Momentum around 5G continues to build, bringing challenges and opportunities in equal measure. Avnet spoke with Molex Global Product Manager Mike Hansen to find out more about the role copper interconnect plays in the development of the next high-speed cellular network.
In the world of interconnect, there’s RF, there’s optical and there’s copper. With our thirst for more data, there would seem to be a general trend towards moving as much of the data traffic into the optical domain, due in large part to the benefits it brings, like EMI resistance and high speeds.
However, as anyone involved at any level with the manufacturing industry knows, cost plays a large part in the design decision.
Of the three modals mentioned above, only one can deliver both power and data and for that reason it will always be necessary. But are we seeing the end of copper interconnect for data?
The cost of 5G performance
Mike Hansen provides the cellular context to this question. “The old way was the passive antenna, with coax cables running down to a large baseband unit, where it would be demodulated and converted to fiber for the long backhaul. With 4G, operators started putting the remote radio heads up onto the pole, right below the antennas. That’s when fiber down to the baseband unit started becoming popular. With 5G there are a few major shifts. There are a lot more antennas with massive MIMO, there are new frequency bands and it’s all a lot faster. So in addition to bringing the remote radio head up into the antenna and it becoming an active antenna unit, there’s just a lot going on in a relatively small box.”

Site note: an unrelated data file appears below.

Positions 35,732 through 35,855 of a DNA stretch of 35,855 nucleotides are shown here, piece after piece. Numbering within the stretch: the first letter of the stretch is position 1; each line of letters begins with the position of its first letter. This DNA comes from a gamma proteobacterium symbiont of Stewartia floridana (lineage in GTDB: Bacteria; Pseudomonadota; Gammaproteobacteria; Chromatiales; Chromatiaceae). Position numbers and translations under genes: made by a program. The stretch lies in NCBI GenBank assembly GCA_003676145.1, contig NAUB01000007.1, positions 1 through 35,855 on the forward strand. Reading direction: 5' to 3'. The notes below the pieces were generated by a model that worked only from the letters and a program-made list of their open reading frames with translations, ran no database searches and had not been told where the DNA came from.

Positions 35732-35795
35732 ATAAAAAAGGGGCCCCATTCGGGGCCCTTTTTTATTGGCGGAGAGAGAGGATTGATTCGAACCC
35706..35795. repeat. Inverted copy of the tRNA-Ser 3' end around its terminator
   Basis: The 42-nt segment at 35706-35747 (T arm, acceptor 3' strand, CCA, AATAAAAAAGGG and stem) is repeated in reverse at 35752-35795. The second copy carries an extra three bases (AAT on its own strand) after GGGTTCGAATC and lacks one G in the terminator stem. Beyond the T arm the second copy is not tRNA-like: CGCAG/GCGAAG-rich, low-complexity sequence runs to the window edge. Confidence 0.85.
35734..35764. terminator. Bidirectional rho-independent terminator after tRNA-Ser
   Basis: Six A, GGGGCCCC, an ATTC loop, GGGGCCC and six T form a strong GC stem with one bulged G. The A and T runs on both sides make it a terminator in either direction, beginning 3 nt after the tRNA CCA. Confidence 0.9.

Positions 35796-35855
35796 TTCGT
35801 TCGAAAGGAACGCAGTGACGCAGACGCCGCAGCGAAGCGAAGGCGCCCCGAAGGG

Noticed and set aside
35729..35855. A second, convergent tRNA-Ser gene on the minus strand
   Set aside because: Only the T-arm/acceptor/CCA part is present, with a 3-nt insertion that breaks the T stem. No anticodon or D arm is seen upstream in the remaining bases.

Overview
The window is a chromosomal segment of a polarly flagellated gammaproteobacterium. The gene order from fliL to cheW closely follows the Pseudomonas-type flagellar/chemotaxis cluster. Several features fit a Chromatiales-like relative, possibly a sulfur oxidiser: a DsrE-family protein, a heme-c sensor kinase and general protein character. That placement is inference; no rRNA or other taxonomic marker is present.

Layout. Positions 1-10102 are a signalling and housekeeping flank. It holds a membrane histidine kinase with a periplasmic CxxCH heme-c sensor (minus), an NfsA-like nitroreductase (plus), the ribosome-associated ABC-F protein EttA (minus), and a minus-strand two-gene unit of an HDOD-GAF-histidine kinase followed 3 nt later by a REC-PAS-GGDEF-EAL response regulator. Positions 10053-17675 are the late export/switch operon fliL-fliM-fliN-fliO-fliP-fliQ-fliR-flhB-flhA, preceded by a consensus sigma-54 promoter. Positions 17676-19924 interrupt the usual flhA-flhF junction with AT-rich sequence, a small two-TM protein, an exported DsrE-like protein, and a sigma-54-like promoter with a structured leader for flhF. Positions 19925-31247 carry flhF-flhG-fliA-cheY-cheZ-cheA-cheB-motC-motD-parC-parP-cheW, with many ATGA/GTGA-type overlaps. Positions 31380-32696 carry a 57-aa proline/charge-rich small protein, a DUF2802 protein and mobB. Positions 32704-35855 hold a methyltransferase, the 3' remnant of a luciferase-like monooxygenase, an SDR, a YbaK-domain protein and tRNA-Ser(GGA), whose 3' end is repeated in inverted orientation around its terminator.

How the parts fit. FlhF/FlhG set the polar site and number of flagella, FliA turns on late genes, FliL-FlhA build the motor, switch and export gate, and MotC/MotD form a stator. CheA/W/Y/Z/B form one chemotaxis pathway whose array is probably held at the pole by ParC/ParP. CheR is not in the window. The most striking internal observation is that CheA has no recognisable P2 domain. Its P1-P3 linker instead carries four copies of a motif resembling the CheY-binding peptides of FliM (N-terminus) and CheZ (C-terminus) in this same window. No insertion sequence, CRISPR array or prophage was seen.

These massive arrays of antennas now need to be demodulated, converted from analog to digital and then switched or routed until it gets to the fiber. “Of course, the fiber is great for that long distance down the pole to the baseband unit, but we’re still seeing quotes coming in for board-to-board and high-speed mezzanine connectors because there are so many boards being packed into the active antenna unit (AAU),” Hansen explained.
All the traditional copper-versus-fiber arguments still apply, but according to Hansen, it’s becoming more of a hybrid solution. “Inside the box, we’re seeing copper, and fiber outside the box over long distances. It’s a trade-off between speed, density and cost,” he said. In terms of density, copper still wins. Technologies like Molex’s NearStack can support 16 differential pairs in one connector in a very small footprint.
The trend for higher speed is now to route over twinax rather than use PCB traces because it avoids a lot of signal loss. Some of the companies designing and using high-speed switching chips, SERDES and ASICs don’t want to route through a board and introduce a lot of loss. Using twinax is a good solution to that.
“We might see a NearStack connector being right next to the chip on the board and going right out to a QSFP [quad small form factor] connector, so you have very little loss in the board because the traces are so short,” Hansen said.
While PCB manufacturers are constantly improving their own technologies, flame retardant 4 (FR4) remains the dominant material. Although options including Mooring Equipment Guidelines 4 (MEG4), MEG6 and MEG7 are aimed at high-speed signalling, they are less common and more expensive. Using twinax to bypass the PCB is becoming popular as it effectively creates an overpass for data that can travel in a relatively straight line from point to point, instead of being routed using orthogonal PCB traces and perhaps moving between multiple layers through vias.
The high-speed interface